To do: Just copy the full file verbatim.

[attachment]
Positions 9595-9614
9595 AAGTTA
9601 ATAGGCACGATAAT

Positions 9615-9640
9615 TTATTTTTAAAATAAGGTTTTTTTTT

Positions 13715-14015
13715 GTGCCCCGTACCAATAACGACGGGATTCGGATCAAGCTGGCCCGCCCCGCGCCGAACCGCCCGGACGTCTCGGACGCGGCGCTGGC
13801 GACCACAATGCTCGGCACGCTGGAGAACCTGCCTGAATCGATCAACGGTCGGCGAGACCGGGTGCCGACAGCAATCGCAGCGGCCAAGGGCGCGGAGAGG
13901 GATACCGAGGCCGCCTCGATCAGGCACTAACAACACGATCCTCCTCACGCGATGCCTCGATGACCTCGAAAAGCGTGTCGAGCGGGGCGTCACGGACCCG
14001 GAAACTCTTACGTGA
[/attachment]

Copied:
Positions 9595-9614
9595 AAGTTA
9601 ATAGGCACGATAAT

Positions 9615-9640
9615 TTATTTTTAAAATAAGGTTTTTTTTT

Positions 13715-14015
13715 GTGCCCCGTACCAATAACGACGGGATTCGGATCAAGCTGGCCCGCCCCGCGCCGAACCGCCCGGACGTCTCGGACGCGGCGCTGGC
13801 GACCACAATGCTCGGCACGCTGGAGAACCTGCCTGAATCGATCAACGGTCGGCGAGACCGGGTGCCGACAGCAATCGCAGCGGCCAAGGGCGCGGAGAGG
13901 GATACCGAGGCCGCCTCGATCAGGCACTAACAACACGATCCTCCTCACGCGATGCCTCGATGACCTCGAAAAGCGTGTCGAGCGGGGCGTCACGGACCCG
14001 GAAACTCTTACGTGA